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# The height of a tree is measured by means of a cross-staff as shown in

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Re: The height of a tree is measured by means of a cross-staff as shown in [#permalink]
Hello,
A prompt question, on the basis of the following "The horizontal bar DE is adjusted up or down until points D, F, and B are in a straight line." we know that angles F and B are equal, however the OE starts by saying that angles C and E are right angles, how can we assume that they are right angles when there is a note saying that the figure is not drawn to scale, I mean we know that C and E are equal because we have the common angle D and the angles F B ( that the problem states are on the same line so they have the same angle) and based on those facts we can deduce that angles C and E are equal, but is it possible to assume that C and E are right angles ? What if DE is not parallel to the ground?
\ <--- (a less steep version of this )
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Re: The height of a tree is measured by means of a cross-staff as shown in [#permalink]
On the GMAT, a triangle inside a triangle is a clear clue that similarity of triangles is being tested in the question.

The two triangles in question here are triangles DEF and DBC. Each of them have a right angle in them and angle D is common. Therefore, triangles DEF and DBC are similar to each other.

Hence, $$\frac{DE }{ DC}$$ = $$\frac{EF }{ CB}$$.

Now, DC = DE + EC = DE + GA.

Substituting the values given in the question, we have

$$\frac{1.5 }{ 61.5}$$ = $$\frac{0.5 }{ CB}$$

Solving, we have CB = 20.5
Answer option A is a trap answer. CB does not represent the height of the tree.

Height of the tree = CB + GE = 20.5 + 5 = 25.5

The correct answer option is D.
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Re: The height of a tree is measured by means of a cross-staff as shown in [#permalink]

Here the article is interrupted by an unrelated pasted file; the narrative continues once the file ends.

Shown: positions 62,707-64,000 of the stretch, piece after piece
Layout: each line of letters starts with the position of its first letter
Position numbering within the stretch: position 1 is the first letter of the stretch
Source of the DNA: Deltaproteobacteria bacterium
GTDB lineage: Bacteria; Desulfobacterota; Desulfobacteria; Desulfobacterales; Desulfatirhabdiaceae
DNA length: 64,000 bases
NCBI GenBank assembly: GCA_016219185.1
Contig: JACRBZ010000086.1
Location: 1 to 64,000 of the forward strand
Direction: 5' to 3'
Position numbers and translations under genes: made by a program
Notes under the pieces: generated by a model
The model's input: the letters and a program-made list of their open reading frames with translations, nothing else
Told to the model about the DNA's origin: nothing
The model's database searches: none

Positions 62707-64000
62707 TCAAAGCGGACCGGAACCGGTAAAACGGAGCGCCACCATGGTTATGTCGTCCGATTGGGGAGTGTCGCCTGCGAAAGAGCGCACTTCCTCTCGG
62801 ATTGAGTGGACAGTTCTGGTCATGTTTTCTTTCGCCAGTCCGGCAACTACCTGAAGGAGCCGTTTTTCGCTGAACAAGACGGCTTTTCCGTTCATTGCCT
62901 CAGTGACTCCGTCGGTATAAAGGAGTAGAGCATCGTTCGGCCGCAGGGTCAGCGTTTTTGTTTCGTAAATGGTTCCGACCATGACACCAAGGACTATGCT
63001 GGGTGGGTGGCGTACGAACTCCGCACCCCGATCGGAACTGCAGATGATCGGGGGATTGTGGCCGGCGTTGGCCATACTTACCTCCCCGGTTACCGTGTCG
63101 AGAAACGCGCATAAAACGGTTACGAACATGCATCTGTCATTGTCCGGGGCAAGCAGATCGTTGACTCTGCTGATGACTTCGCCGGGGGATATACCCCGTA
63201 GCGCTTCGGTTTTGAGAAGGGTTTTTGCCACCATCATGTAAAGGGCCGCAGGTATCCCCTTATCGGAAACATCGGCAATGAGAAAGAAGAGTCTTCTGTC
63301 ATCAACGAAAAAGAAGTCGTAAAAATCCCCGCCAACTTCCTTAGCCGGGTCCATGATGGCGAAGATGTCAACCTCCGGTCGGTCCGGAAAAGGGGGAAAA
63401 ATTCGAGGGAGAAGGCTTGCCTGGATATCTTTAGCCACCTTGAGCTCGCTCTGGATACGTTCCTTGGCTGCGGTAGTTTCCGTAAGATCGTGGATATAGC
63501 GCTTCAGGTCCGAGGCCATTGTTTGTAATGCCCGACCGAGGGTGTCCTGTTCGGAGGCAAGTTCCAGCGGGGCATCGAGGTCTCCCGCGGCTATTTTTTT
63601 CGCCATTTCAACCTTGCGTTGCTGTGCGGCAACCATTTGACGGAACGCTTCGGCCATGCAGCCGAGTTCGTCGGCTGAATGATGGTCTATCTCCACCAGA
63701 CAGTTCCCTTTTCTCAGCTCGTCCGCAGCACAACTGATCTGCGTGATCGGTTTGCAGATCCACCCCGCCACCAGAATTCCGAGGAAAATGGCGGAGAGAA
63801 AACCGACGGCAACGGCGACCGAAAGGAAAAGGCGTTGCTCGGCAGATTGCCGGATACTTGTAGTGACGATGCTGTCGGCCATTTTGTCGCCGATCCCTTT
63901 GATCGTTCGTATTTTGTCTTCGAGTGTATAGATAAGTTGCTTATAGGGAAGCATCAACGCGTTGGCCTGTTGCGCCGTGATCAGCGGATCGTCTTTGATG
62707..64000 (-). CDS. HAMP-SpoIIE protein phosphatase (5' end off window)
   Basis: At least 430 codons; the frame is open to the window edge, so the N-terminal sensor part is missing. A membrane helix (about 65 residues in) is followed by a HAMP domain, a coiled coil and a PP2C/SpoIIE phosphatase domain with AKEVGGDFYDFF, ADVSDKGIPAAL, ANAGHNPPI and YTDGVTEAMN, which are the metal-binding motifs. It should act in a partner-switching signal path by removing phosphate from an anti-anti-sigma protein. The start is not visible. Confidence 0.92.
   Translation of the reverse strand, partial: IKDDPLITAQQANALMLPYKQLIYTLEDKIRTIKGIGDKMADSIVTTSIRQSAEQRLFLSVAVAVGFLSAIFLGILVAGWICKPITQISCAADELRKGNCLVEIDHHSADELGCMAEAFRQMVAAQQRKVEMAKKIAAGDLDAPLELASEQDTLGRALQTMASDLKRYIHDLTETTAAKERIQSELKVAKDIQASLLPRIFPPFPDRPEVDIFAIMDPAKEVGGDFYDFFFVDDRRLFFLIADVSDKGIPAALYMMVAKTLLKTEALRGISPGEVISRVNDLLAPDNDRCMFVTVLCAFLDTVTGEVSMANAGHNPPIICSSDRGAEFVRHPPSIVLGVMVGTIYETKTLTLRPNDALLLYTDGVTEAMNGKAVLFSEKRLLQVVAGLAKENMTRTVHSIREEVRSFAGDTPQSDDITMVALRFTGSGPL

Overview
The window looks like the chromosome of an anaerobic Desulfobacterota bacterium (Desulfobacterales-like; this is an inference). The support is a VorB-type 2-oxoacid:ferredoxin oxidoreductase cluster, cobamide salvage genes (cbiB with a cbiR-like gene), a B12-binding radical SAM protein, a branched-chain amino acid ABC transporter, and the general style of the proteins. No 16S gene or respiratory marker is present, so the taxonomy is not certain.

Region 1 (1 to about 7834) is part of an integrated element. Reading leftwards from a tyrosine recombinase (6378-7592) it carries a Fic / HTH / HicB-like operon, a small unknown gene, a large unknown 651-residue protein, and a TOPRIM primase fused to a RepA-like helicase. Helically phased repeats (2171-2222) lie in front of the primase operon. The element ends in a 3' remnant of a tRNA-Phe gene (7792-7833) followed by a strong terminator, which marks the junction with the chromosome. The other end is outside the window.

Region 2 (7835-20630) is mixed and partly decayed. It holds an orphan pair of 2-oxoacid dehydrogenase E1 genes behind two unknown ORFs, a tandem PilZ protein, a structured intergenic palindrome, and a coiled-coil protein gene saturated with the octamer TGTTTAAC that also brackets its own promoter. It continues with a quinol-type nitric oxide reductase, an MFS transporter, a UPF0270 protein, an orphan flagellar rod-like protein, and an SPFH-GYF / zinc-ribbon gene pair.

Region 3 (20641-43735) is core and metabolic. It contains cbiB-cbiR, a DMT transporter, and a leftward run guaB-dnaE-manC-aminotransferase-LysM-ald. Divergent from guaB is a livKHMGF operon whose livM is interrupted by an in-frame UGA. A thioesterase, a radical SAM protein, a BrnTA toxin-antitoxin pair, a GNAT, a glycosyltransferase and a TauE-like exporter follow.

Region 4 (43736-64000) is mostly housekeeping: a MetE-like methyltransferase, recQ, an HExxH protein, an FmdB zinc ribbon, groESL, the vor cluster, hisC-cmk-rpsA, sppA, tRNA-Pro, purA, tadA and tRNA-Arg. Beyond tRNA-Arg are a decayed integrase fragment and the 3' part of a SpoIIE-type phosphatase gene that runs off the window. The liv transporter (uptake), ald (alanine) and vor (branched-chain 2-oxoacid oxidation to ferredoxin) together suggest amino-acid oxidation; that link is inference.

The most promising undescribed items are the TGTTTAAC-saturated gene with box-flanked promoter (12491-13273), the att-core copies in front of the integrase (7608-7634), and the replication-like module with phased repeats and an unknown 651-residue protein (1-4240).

UNSTOPPABLE12 wrote:
Hello,
A prompt question, on the basis of the following "The horizontal bar DE is adjusted up or down until points D, F, and B are in a straight line." we know that angles F and B are equal, however the OE starts by saying that angles C and E are right angles, how can we assume that they are right angles when there is a note saying that the figure is not drawn to scale, I mean we know that C and E are equal because we have the common angle D and the angles F B ( that the problem states are on the same line so they have the same angle) and based on those facts we can deduce that angles C and E are equal, but is it possible to assume that C and E are right angles ? What if DE is not parallel to the ground?
\ <--- (a less steep version of this )

Hello Unstoppable,

IMHO, the keyword ‘horizontal’ is a clear give away, isn’t it? Anything that is horizontal is parallel to the ground. So, the line DC is parallel to the ground.

Another keyword that can help us is the word ‘height’. Height of any object is always measured at right angles to the ground.
Therefore, the tree is perpendicular to the ground, which means angle C should be a right angle as well since it is on a line parallel to the ground.

And, as you rightly observed, angles C and E are equal; since C is a right angle, E is a right angle as well.
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Re: The height of a tree is measured by means of a cross-staff as shown in [#permalink]
Using Similar triangles : triangle def similar to bcd
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Re: The height of a tree is measured by means of a cross-staff as shown in [#permalink]
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